As investors are forced out the yield curve, the suppression of long rates as well as short rates has also been hurting bank profitability. Banks make money by borrowing short-term funds at a lower rate and lending those funds for longer term at a higher interest rate. The slope of the yield curve is crucial for this: the steeper the curve the better for bank profitability. The current relatively flat yield curves have come sharply into focus in recent weeks following the Bank of Japan’s (BOJ) reassessment of its policy.
On 21st September, the BOJ announced changes in its approach to monetary policy aimed at producing sustained inflation in the Japanese economy. The latest effort, dubbed “QE with Yield Curve Control”, will attempt to steepen the yield curve by holding short rates down while targeting a 10-year yield of close to 0%, (10-year yields were actually negative before the move).The change of policy was interpreted as a direct reaction to the negative effects of policy action on the banking system. Bank and insurance stocks rallied the most as the Topix gained 2.7% on the day of the announcement.
So if there are plenty of reasons for central bankers to reconsider the policy of ever-lower rates, what are the chances of politicians delivering major fiscal programmes? In the US, presidential candidates have plans to ease fiscal policy and there appears to be little resistance among the population: the federal deficit/budget ranks low on voters’ priorities according to pollsters. Of a total package of $1.5 trillion, Hillary Clinton plans to spend $250 billion on direct infrastructure investment and allocate another $25 billion to fund an infrastructure bank that may add another $225 billion to the direct spend. The programme would be funded through closure of tax loopholes elsewhere.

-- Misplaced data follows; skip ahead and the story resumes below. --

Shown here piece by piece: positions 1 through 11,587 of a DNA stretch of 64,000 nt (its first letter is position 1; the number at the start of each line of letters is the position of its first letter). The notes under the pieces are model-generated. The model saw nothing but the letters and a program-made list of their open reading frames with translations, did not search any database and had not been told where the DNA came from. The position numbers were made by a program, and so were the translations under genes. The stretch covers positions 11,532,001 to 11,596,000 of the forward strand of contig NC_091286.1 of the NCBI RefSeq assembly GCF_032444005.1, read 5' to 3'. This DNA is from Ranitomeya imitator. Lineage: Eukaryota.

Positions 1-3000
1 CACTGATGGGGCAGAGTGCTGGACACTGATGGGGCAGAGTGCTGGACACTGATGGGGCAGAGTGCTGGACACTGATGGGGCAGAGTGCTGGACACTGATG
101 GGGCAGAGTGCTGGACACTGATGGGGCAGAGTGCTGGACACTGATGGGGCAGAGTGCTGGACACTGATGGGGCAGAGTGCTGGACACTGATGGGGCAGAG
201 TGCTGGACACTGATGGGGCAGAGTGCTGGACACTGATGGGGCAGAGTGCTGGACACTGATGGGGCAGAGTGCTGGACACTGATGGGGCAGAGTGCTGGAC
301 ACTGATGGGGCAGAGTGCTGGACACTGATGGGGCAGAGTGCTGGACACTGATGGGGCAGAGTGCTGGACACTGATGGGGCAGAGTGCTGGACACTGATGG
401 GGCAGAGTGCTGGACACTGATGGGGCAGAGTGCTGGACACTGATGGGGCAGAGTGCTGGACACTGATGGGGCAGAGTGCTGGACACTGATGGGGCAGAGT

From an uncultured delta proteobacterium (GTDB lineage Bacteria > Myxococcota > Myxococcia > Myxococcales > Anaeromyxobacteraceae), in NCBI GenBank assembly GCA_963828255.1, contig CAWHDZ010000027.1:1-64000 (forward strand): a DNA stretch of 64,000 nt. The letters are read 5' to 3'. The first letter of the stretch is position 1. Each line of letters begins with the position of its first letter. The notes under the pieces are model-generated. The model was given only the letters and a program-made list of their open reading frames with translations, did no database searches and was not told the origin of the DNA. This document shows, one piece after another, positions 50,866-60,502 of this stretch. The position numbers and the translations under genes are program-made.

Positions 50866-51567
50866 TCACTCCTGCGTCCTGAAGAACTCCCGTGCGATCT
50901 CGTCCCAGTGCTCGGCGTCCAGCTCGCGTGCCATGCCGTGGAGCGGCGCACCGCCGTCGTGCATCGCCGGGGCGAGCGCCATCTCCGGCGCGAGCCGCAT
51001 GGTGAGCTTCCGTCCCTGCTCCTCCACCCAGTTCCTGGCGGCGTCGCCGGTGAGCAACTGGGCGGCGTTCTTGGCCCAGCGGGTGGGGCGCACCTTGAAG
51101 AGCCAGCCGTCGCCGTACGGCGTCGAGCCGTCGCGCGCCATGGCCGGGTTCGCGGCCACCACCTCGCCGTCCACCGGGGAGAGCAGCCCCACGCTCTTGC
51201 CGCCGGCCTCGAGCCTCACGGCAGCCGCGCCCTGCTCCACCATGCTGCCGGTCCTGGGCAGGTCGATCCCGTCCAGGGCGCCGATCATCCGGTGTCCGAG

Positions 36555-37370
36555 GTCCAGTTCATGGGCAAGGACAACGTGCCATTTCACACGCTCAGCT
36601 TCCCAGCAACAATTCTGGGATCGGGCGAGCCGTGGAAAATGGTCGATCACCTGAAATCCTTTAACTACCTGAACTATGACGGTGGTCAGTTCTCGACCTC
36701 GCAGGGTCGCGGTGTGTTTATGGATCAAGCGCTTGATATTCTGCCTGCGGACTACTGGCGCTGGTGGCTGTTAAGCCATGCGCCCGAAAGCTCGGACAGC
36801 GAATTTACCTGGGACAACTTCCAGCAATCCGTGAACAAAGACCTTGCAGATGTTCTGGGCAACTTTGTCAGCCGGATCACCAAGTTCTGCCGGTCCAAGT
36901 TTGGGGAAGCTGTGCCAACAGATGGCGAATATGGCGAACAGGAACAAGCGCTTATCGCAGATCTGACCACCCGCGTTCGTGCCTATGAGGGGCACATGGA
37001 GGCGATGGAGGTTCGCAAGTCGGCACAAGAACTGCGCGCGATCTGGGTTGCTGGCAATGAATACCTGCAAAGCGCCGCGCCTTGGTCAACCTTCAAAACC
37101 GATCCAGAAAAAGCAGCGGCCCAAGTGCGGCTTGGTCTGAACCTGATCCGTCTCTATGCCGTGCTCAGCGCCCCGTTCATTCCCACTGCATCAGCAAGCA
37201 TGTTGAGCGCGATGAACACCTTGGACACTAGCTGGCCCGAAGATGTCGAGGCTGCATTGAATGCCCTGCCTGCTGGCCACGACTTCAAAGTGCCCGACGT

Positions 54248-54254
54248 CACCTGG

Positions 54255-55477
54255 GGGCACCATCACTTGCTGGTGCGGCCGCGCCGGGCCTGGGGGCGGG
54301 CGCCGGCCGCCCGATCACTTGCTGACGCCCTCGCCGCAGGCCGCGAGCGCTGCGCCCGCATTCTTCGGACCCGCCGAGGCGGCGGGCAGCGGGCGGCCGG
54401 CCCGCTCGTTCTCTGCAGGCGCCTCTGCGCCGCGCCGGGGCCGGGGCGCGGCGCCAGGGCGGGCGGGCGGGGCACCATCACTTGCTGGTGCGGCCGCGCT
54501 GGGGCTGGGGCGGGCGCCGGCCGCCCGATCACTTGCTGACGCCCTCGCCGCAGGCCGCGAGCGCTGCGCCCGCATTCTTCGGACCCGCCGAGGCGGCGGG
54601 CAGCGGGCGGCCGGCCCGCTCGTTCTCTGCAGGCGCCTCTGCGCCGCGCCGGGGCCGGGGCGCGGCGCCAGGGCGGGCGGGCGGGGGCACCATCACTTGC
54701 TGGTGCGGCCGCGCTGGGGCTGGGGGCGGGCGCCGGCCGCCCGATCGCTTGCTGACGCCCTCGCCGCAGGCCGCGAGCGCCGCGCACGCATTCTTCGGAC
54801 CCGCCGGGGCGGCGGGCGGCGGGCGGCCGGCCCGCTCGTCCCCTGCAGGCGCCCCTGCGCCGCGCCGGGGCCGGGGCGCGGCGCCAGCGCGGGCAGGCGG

Donald Trump’s plans are centred on personal and corporate tax cuts and could potentially give a short-term boost to spending. However, funding these through increased borrowing would almost certainly lead to rising US bond yields as the market begins to attach an uncertainty premium to US assets.
Europe’s scope for fiscal support is constrained by relatively high levels of existing debt in many economies and a political aversion in “core” countries to increased debt. However, a succession of referendums coming up in the fourth quarter may deliver a clear message to the core that some fiscal support would make sense politically.
While Theresa May acknowledged the “bad side effects” of “super-low interest rates” at the Conservative Party’s 2016 annual conference, Chancellor Philip Hammond indicated that any fiscal response would be measured:
“We need to keep the lid on day-to-day spending… but I do think there is a case that we should look at very carefully for targeted, high-value investment in our economic infrastructure.”
Meanwhile, Japan’s latest ¥28 trillion (€250 billion) fiscal package announced by the government at the end of July underwhelmed the markets, while China seems to have abandoned large, untargeted stimulus programmes that deliver poor returns. So, apart from the US, the scope for global fiscal support would appear to be limited.
The US presidential election and the election calendar in the Eurozone will be worth following in the months ahead to see what the scope of fiscal support might turn out to be. Equities, particularly companies exposed to infrastructure investment, contracting and construction, would be a relatively better bet in that environment than bonds. However, that election calendar itself may raise volatility into year end. Against that backdrop, we continue to favour equities over bonds and remain committed to our fundamental philosophy that quality companies will deliver superior returns to investors.